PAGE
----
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Unethical advertising of paraquat in Thailand

Syngenta taken to task over violation of International Code of Conduct on marketing of toxic herbicide in complaint to UN FAO

By Pesticide Action Network Asia and the Pacific

The Pesticide Action Network (PAN) Asia and the Pacific has sent a strongly worded letter to the Director General of the UN Food and Agriculture Organisation, on Syngenta’s advertisement drive for its new formulation of paraquat, which contravenes the FAO International Code of Conduct on the Distribution and Use of Pesticides (FAO Code)[1]. Ironically, the company supports the Code.

The advertisement is part of Syngenta’s 2004 marketing activity in Thailand to promote the new formulation paraquat, marketed under the trade name Gramoxone Gold Cap[2]. Syngenta has couched the promotion of Gramoxone Gold Cap in the form of a lucky drive competition, where not only Gramoxone jackets and t-shirts, but motorcycles and a truck can be won. Additionally, the advert states that every purchase of Gramoxone will contribute to ‘Syngenta’s Fund for New Generation Farmers’ to support safe food, which constitutes the fourth prize in the competition.

“We are appalled at Syngenta’s advertisement drive for Gramoxone in Thailand, and are deeply concerned that it violates the FAO Code, in particular Article 11 which oversees various aspects on advertising”, states PAN AP Executive Director, Sarojeni V. Rengam, referring to PAN AP’s letter to FAO Director General, Jacques Diouf. “We are very concerned that this advertisement is part of a ‘hard-sell’ by the company, and could be a form of dumping of the product into Thailand, in reaction to the ban and phase out of paraquat imposed by the government in neighbouring Malaysia”, she notes, referring to the ground breaking decision by Malaysian authorities in August 2002, to end paraquat use and distribution in Malaysia[3].

Groups in Europe, including PAN UK, PAN Germany, and the Swiss NGO Berne Declaration, have supported the letter from PAN AP. “The revised Code of Conduct was a recognition by governments, industry and public interest groups of the need for greater efforts to combat pesticide hazards in developing countries, and it is disappointing that the important commitment on advertising is being disregarded,” said Barbara Dinham, Director of PAN UK.
PAN AP and the European groups have noted several violations of the FAO Code within Article 11.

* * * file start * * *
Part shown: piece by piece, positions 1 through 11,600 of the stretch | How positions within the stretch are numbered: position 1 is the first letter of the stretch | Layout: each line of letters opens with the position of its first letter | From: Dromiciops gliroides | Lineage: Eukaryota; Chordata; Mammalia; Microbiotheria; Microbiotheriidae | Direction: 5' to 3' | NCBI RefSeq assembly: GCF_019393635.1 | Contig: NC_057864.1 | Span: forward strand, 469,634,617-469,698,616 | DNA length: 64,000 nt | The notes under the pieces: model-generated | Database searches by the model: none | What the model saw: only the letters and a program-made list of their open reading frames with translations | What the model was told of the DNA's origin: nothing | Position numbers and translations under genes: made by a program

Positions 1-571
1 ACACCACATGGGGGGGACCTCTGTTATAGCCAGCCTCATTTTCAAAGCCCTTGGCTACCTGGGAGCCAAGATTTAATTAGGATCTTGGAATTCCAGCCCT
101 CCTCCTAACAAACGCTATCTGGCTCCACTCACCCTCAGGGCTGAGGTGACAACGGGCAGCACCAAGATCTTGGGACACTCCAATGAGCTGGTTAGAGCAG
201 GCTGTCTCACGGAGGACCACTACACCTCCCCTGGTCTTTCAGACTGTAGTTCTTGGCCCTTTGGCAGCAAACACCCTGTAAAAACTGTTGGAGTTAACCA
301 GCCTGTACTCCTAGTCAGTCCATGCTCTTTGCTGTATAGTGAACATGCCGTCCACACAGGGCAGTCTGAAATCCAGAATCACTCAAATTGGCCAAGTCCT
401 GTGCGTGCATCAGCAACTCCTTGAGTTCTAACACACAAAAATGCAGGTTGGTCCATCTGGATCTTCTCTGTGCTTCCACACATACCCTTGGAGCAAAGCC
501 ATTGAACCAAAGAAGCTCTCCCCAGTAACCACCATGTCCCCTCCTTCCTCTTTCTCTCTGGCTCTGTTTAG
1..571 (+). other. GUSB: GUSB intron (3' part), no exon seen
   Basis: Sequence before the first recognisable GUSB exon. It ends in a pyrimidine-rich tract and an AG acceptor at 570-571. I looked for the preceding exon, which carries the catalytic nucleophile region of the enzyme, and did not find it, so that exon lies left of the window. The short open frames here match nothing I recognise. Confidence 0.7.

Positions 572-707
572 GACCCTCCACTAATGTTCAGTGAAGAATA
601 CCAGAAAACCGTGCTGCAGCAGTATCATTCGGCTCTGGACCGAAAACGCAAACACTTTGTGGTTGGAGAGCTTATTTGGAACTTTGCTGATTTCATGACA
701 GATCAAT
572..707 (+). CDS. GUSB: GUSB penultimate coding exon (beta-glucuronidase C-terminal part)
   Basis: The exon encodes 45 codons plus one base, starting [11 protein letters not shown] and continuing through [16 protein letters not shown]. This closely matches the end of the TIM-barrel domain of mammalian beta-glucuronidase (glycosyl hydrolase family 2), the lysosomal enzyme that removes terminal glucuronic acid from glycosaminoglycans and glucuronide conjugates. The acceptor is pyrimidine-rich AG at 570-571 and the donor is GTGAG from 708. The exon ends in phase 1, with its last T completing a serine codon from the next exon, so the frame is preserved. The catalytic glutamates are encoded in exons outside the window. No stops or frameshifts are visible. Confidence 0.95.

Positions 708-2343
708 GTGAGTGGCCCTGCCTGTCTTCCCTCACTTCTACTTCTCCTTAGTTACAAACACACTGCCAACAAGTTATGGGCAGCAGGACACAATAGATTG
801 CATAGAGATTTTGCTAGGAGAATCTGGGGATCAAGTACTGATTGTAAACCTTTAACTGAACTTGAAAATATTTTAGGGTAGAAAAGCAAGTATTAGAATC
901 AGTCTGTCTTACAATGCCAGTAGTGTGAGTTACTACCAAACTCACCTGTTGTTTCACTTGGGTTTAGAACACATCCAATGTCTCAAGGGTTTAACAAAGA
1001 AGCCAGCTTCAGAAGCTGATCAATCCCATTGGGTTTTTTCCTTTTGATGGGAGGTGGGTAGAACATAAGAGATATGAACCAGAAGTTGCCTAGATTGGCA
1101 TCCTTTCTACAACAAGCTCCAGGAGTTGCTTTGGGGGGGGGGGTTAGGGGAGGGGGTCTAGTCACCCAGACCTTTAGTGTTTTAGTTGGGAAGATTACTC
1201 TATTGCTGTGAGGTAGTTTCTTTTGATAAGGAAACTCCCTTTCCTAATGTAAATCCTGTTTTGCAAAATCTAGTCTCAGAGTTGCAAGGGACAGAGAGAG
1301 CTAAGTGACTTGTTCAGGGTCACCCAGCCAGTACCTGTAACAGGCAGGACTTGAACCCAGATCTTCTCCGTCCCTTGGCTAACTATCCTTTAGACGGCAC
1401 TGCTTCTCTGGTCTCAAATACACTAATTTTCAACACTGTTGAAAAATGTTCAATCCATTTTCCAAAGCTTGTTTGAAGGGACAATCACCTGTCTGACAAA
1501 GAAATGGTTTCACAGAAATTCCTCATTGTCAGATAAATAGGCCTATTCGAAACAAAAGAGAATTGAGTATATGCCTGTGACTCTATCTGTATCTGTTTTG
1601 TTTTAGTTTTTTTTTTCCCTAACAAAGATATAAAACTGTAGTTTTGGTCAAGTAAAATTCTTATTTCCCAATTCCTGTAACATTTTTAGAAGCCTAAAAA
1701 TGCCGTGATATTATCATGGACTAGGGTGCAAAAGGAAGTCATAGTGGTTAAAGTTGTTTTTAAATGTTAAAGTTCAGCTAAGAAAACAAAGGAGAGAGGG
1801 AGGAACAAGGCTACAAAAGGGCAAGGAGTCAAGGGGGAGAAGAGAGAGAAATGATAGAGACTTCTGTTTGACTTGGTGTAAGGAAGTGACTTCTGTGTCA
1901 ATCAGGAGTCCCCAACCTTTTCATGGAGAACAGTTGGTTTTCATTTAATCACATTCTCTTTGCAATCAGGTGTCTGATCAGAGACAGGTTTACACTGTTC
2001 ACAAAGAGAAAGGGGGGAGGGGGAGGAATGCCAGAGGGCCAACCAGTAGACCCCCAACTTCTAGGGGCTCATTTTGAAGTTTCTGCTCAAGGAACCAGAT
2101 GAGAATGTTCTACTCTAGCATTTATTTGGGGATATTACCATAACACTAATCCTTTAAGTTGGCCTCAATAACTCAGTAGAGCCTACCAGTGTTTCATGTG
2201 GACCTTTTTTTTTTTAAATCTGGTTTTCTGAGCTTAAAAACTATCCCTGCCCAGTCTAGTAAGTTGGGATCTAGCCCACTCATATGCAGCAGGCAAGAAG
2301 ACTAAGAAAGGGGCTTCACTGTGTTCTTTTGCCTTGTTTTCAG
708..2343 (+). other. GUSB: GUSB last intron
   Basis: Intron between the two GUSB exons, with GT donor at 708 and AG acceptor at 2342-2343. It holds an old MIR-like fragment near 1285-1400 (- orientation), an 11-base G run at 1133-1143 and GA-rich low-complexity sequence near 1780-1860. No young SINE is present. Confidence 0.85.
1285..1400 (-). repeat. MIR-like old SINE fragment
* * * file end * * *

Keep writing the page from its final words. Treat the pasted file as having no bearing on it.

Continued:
Article 11.2.18 states that "advertisements and promotional activities should not include inappropriate incentives or gifts to encourage the purchase of pesticides”. A competition of this nature, which offers prizes like motorcycles and a truck as incentives or gifts to encourage the purchase of pesticides, is inappropriate, particularly in a country like Thailand where poor farmers earn an average of 2,500 Baht (US $60)[4] a month. The PAN AP letter argues that, “A motorcycle and a truck would be considered expensive luxury items that poorer farmers could not afford to readily purchase on this average yearly income—and would therefore be very attractive prizes to try to win”.

The advertisement could contravene other elements of Article 11 of the FAO Code of Conduct on advertising, by implying the product is safe. It does not draw attention to warning phrases and symbols, or encourage users to read the label[5].

For François Meienberg of the Berne Declaration, the Syngenta Campaign for paraquat in Thailand shows three different aspects: “First: It does not seem possible to sell paraquat without inappropriate incentives, therefore the product is perhaps not as good as Syngenta always claims. Second: Syngenta has not taken its responsibilities seriously. It is not enough to adopt a code. It has to be implemented. Third: Corporate Social Responsibility is not something to be put in a booklet for the Annual General Meeting, but to make business accordingly—for the whole year, and worldwide!" Michael Pragnell, President of CropLife International[6] and CEO of Syngenta, has been quoted saying that: “The adoption of this new Code by the member companies of CropLife International demonstrates the industry’s commitment to take its responsibilities seriously, reflecting its crucial role in the sustainable development of agriculture.”[7] In its "Guide for Industry on the Implementation of the FAO Code of Conduct on the Distribution and Use of Pesticides", CropLife International has, “indicated to FAO the willingness of its members to abide by the provisions of the new revised version. Just as with the original Code, it is important that the spirit as well as the letter of the revised Code be observed. Management has a clear responsibility to initiate appropriate actions to ensure that the Code is being followed within its own company."

Syngenta is due to report its half-year results on July 29, 2004. Rengam has called on the company to live up to its claim of supporting the FAO Code, which it contradicts in its marketing activities in Thailand. “We strongly believe that this advertisement and promotion drive by Syngenta go against the letter and spirit of the Code, and misrepresent the hazards of the herbicide paraquat to both farmers and consumers in Thailand” asserts Rengam in her letter to FAO.

The groups have collectively urged Syngenta to stop the paraquat advertising campaign in Thailand immediately.

Paraquat is one of the most dangerous and controversial herbicides in the world. Internationally, and especially in the South, workers and farmers who are regularly exposed to paraquat experience serious problems with their health. Paraquat is highly acutely toxic. It is a known poison without an antidote[8].